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Jan 07, 2012 at 12:54pm IST

Quitting T20 helped me improve: Clarke

Sydney: Australia captain Michael Clarke says his decision to retire from T20 cricket at the start of 2011 has made him a better player in the longer formats of the game.

Clarke had a dream Sydney Test, scoring a monumental 329 not out, taking the prized wicket of Sachin Tendulkar and captaining Australia to an emphatic win over India to go 2-0 up in the series.

The wicket, Clarke's 14th Indian wicket in his career Test haul of 24, was the icing on the cake and made him the undisputed Man of the Match. It was Clarke's first bowling stint in Tests this Australian summer season and came at a crucial point, with Tendulkar threatening to go on to post a huge score.

Quitting T20 made me a better player: Clarke

Clarke has amassed 819 Test runs at an average of 68.25 since retiring from T20 cricket.

"It's a very nice wicket to have, that's for sure," Clarke said. "To be able to get such a great player out is a very handy wicket, so I was stoked with that."

But Clarke warned that Tendulkar would again threaten to dominate Australia's bowlers in the remaining two Tests of the series in Perth and Adelaide.

"Sachin's been such a great player for so long, everyone goes through that period," he said. "Touchwood, it's nice that he's not made his 100th hundred in this series, but there's a long way to go. Never write off great players. As a team we have the greatest of respect for him and we know we need to execute our skills against him or he'll make lots of runs."

Clarke's own form has been on the up. Since becoming captain and retiring from T20, Clarke has amassed 819 Test runs at an average of 68.25 and hit four hundreds.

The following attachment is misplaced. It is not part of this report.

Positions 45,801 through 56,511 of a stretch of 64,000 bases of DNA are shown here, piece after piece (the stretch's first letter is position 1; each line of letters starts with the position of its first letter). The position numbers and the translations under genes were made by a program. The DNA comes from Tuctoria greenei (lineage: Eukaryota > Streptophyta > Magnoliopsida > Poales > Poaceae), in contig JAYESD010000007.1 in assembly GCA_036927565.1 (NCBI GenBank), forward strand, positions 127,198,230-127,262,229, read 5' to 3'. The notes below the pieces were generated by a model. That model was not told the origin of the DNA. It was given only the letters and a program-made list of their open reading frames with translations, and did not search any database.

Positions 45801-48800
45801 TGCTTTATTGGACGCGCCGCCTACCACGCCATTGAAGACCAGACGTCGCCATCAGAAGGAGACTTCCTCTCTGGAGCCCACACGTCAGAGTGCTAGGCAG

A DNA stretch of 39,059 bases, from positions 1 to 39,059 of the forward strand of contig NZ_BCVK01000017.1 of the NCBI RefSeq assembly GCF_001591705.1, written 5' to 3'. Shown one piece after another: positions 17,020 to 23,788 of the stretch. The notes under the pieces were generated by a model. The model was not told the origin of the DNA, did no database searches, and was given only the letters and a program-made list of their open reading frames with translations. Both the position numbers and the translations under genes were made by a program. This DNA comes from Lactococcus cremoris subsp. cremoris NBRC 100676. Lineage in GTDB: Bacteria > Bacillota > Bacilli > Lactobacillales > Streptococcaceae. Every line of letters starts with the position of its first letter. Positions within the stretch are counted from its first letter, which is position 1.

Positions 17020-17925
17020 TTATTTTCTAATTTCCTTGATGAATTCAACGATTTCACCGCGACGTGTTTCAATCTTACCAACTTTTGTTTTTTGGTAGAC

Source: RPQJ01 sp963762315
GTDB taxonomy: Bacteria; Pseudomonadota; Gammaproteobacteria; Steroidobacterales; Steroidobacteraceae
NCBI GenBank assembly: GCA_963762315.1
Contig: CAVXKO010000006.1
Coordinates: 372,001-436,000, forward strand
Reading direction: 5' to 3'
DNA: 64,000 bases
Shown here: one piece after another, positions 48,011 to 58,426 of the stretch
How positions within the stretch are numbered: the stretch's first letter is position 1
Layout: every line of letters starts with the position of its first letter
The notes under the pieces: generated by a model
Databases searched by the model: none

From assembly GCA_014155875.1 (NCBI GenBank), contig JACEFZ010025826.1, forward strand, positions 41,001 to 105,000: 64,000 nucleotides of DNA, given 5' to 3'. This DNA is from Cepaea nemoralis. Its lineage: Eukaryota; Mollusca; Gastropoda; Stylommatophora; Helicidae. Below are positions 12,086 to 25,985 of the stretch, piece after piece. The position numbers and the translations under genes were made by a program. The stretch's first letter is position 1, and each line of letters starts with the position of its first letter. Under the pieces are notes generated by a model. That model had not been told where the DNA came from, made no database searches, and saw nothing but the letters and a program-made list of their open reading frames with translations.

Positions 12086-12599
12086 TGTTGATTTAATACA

"The greatest thing about the Twenty20 competitions is it is very individual, each individual player has the opportunity to make his own decision, and I think the T20 in Australia has been outstanding," Clarke said.

"I think I made the right decision to stand down from T20 cricket internationally and to focus on my one-day and Test cricket. I really thought I had to improve my game, to try to become the player I want to be, to become the best player I can possibly be."

"I don't know what my results say or my statistics over the last 12 months, but I feel my game is better now than it was 12 months ago, that is for sure."

Clarke took over the captaincy after Ricky Ponting stepped down, and led Australia to a drawn series against South Africa and New Zealand.

Clarke feels the added responsibility has not come in the way of his batting.

"Captaincy has probably put a bit of extra responsibility on me, but I don't feel like I have changed my game," Clarke said.

"I guess what I have worked on over the last 12 months is really trying hard to improve my game, facing our bowlers in the nets with brand new balls to improve my technique, facing a lot of spin on unprepared wickets to improve my game against spin when we travel to the subcontinent," he explained.

"This whole team, in my opinion, is heading in the right direction. We have a lot of work to do, but we are heading in the right direction and I am just enjoying the opportunity to lead so many good young players."

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